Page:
Cobalt: Margus Tomberg was our main point of contact [at Sanoma Baltics] and, as usual these days, most of the communication was by phone and email. We also met on several occasions with the entire management team (four people) to go through drafts and discuss our comments. The management also had a financial advisor who was present in these meetings. I enjoyed working with the team. It was impressive that the whole team went through all transaction documents in detail and contributed to the discussion. I think it set a strong base for business going forward as the entire management team has a good overview of the terms agreed with BaltCap. 

Sorainen: The project was directed by Sanoma’s M&A Director and in-house counsel. We were in contact mostly by telephone as they are based in Helsinki, but there were also some in-person meetings. The communications were often improved by the ability to keep the internal talks in Finnish.

Ellex: Kelli Valdek (Compliance), Maido Lillemets (Legal), and Romet Enok and Kristo Oidermaa (Portfolio managers).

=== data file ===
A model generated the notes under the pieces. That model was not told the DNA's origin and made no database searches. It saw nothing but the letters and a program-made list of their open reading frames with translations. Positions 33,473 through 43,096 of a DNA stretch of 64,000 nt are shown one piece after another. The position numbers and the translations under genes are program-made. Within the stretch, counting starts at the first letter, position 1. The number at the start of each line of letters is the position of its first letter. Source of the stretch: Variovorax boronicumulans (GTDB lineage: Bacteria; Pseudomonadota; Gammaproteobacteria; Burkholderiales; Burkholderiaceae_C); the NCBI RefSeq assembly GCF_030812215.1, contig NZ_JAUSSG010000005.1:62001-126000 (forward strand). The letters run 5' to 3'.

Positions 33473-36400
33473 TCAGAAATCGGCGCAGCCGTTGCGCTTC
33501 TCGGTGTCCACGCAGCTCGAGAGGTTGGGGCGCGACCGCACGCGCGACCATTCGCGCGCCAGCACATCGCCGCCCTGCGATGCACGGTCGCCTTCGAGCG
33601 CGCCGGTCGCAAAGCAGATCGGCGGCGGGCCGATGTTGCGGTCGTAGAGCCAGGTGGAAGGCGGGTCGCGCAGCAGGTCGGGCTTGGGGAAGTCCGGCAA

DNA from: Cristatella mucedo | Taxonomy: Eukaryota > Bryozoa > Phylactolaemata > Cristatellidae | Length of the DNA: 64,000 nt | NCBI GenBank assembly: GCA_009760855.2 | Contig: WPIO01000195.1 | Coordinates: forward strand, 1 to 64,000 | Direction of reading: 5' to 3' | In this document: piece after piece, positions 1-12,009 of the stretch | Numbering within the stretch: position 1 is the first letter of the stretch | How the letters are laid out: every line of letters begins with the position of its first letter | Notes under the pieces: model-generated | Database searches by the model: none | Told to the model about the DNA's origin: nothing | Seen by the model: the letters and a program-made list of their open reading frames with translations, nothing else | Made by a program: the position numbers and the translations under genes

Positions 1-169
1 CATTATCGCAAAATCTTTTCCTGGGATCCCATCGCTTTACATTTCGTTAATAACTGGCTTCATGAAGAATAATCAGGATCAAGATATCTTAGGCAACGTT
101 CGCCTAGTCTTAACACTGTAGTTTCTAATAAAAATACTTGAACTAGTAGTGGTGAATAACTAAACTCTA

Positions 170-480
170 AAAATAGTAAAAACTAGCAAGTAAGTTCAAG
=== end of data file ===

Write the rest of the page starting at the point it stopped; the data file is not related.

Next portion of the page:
CEELM: How would you describe the working relationship with your counterparts at the other firms working on the deal? 

Primus: The working relationship with both Sorainen, the representative of the seller, and Cobalt, the representative of the management, was efficient and friendly. Mostly we communicated by phone or e-mail, but we also had a few meetings in person. 

I believe we all shared a common goal to get the deal done with all parties being satisfied, so we were all reasonable and willing to make compromises if needed. Most of the biggest issues during the negotiations concerned commercial matters, and not legal ones, which we managed to agree on pretty smoothly.